"But, of course, it’s hard to treat your customers with respect, if you’re not prepared to treat your employees with respect as well. Employees are increasingly seen as a business expense to be reduced along with other overheads – rather than as a resource of expertise and experience to be deployed to enhance customer service.

"For many bank bosses electronic banking is a particular godsend – except, of course, when RBS’s IT infrastructure – fragile from decades of underinvestment – highlights the folly of putting all your eggs in the electronic basket.

"But although banks attempt to justify branch closures with claims about the convenience of mobile and internet banking for customers, I have yet to meet one bank customer who is happy that the local branch has been closed.   Yet instead of being a complementary facility, electronic banking is increasingly being offered as an alternative to face-to-face banking in order to reduce overheads still further.

"Though changing bank culture from within may be difficult, it could be given a push from outside if Government had the will to do so.

"The current situation where the State in Ireland and Britain has considerable influence, both as regulator and as amajor shareholder, in a number of financial institutions, offers a major opportunity to change the culture of banking – with the overwhelming support of the general public.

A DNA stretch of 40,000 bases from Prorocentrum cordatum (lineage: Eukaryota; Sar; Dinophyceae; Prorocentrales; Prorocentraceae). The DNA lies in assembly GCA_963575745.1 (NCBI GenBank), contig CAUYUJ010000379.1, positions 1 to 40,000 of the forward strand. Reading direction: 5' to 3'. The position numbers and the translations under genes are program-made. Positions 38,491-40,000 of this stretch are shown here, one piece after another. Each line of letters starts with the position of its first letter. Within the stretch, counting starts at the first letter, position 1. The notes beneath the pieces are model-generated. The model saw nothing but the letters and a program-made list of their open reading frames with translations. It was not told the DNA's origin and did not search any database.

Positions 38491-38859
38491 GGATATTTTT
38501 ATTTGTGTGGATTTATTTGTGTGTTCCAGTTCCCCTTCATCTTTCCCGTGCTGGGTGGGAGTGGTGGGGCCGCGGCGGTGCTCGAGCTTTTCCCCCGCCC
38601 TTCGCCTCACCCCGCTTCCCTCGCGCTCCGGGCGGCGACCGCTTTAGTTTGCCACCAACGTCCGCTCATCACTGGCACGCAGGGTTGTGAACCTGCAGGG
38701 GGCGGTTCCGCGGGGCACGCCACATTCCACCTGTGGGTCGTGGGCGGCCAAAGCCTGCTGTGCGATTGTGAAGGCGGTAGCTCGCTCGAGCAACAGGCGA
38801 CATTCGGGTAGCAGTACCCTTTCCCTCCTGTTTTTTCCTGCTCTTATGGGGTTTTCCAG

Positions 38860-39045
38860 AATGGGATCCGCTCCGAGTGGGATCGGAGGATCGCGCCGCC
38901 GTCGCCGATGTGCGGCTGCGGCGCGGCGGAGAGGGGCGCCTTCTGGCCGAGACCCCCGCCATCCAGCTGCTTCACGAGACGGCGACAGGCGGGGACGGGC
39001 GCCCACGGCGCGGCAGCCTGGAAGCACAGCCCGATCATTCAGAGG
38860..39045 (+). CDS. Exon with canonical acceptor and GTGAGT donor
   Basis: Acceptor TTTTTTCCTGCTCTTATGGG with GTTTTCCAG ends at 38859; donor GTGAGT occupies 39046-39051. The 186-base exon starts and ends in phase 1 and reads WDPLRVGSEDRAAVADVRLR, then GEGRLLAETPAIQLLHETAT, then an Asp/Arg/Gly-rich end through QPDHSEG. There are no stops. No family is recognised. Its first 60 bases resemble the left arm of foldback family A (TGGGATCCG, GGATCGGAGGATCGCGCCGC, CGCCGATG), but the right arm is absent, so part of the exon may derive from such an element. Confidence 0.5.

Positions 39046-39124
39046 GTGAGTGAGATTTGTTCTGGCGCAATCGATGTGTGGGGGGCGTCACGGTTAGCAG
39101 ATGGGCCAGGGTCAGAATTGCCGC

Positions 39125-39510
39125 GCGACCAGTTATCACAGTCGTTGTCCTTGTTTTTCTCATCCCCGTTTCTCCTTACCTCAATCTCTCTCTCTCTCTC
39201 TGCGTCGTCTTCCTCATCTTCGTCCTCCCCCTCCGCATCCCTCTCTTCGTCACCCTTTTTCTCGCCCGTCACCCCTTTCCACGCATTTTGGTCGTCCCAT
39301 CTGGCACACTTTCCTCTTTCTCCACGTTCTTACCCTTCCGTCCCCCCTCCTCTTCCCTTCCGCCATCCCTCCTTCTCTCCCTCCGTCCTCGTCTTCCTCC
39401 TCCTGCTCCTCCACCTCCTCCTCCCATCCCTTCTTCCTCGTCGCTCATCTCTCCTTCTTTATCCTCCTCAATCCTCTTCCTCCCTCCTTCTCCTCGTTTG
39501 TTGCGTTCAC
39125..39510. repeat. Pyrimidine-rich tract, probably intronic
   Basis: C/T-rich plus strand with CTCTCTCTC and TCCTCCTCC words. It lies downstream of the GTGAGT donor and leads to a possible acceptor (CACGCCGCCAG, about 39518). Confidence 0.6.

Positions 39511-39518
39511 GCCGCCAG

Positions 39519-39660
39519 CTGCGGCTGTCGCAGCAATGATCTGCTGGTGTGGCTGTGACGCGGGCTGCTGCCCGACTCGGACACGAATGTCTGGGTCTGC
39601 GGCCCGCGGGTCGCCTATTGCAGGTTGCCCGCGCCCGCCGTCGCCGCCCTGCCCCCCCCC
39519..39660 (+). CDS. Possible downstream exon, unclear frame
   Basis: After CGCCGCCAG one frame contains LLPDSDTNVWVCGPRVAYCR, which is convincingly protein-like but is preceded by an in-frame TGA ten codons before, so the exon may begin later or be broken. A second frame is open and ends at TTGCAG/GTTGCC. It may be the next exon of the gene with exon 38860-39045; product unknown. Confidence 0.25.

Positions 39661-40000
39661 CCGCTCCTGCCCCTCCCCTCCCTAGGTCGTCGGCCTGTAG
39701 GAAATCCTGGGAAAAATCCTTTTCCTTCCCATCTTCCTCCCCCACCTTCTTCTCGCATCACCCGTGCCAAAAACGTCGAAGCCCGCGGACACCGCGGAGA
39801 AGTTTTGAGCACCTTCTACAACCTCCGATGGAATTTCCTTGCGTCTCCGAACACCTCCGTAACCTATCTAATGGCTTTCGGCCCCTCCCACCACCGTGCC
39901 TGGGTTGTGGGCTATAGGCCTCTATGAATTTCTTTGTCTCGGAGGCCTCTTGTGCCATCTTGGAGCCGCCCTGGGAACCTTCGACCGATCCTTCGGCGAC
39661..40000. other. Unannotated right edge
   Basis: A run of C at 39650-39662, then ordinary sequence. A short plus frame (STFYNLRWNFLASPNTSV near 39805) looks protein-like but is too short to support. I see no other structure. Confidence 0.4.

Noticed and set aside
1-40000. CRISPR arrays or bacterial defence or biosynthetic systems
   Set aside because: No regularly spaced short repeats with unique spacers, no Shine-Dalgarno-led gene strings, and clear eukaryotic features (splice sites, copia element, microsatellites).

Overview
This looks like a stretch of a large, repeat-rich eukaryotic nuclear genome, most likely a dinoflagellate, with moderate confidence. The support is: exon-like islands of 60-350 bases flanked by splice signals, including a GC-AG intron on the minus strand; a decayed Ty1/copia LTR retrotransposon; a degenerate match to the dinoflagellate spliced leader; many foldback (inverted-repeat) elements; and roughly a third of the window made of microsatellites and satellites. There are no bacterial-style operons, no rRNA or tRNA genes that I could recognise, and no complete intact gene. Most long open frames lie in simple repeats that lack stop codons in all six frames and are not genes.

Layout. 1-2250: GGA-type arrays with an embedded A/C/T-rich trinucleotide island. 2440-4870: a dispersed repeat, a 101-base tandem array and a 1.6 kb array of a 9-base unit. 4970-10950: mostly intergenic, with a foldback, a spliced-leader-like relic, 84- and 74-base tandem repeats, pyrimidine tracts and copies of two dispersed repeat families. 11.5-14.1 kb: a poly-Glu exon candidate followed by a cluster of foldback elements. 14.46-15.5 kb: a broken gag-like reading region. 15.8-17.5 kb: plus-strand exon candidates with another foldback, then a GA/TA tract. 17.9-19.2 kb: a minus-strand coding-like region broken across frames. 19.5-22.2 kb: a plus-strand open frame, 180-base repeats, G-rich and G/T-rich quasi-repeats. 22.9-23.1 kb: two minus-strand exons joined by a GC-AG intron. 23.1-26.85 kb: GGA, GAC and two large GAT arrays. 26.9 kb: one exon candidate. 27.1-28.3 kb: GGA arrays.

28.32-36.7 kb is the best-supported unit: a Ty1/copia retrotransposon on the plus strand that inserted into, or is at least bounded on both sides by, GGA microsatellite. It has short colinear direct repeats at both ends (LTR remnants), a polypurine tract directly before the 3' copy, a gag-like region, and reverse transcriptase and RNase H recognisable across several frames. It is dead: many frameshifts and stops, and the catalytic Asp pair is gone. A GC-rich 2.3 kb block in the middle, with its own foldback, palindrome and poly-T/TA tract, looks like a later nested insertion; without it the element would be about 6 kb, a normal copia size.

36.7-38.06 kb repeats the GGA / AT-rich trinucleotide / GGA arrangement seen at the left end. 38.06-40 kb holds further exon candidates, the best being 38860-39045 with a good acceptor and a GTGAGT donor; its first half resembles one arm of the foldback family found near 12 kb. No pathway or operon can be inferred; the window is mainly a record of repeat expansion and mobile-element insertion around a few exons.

"However, according to Government, it doesn’t interfere in the day-to-day running of banks (though our members in AIB and Bank of Ireland would find that hard to believe).

"But even it was true, being opposed to micromanaging individual banks should not prevent Government from establishing ground-rules for the sector as a whole. Our motion is a starting point for these ground-rules – based on the principle of respect…  for customers, employees and communities.

"This principle of respect also encompasses a measure of transparency to avoid controversies like those about recent asset disposals undertaken by IBRC in the Republic or NAMA in Northern Ireland – two publicly-owned entities whose activities have been shrouded in secrecy.

"In  last weekend’s Sunday Independent, Gene Kerrigan complained that the body politic in Ireland has suffered from a poverty of expectations. Perhaps in light of the latest events in Greece, we might begin to raise our expectations of those in authority..

"This motion aims to start the conversation as far as banking is concerned. As customers, as employees and as communities, we expect more: we expect better."

 

The full text of the motion is below:

Motion on a Charter for Fair Banking

Mindful of the unprecedented changes that have taken place in the banking sector since 2008 – which have not only included the major convulsions associated with the widespread restructuring of key institutions but also the substantial transformation in the delivery of services to customers;

Recognising that the cumulative impact of these developments on workers in the banking sector has been far-reaching – in terms of job losses and reduced living standards while customers have generally experienced higher charges for lower levels of service;